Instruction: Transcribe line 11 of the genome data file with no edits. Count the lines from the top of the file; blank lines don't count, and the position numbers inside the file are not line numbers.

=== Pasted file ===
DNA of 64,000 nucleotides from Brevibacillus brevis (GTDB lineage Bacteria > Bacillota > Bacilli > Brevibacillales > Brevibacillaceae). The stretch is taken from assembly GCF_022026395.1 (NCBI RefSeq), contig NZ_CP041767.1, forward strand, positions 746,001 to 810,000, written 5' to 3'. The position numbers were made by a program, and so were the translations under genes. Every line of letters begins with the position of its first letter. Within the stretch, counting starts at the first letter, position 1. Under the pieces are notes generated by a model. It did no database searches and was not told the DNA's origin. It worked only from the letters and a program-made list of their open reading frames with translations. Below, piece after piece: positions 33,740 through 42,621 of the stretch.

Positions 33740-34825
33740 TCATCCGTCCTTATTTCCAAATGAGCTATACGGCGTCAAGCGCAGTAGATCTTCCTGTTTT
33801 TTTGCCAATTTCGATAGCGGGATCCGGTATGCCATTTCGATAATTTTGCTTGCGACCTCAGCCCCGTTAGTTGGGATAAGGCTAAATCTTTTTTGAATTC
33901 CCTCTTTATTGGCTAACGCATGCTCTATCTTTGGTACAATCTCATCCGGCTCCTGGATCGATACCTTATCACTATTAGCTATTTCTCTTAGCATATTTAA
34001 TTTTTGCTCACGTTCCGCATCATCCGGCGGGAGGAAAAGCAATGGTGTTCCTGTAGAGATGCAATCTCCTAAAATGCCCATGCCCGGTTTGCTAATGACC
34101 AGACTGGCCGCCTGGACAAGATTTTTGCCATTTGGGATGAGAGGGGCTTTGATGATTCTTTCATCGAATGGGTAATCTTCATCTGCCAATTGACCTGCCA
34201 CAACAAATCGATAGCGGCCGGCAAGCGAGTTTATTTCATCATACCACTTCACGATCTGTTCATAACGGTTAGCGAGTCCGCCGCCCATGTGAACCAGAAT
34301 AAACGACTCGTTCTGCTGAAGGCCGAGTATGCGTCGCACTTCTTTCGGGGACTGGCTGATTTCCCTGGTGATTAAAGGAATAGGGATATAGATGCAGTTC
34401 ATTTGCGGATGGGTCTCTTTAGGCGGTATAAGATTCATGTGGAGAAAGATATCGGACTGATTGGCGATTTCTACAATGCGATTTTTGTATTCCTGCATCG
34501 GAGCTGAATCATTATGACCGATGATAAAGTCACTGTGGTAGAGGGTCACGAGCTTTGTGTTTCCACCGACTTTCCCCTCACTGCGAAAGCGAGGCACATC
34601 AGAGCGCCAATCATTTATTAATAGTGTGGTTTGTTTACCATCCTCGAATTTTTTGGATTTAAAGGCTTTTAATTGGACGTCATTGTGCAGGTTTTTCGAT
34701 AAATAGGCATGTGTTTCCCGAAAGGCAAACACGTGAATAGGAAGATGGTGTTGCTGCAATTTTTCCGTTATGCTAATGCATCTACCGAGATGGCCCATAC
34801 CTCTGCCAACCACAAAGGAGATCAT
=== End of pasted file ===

34501 GAGCTGAATCATTATGACCGATGATAAAGTCACTGTGGTAGAGGGTCACGAGCTTTGTGTTTCCACCGACTTTCCCCTCACTGCGAAAGCGAGGCACATC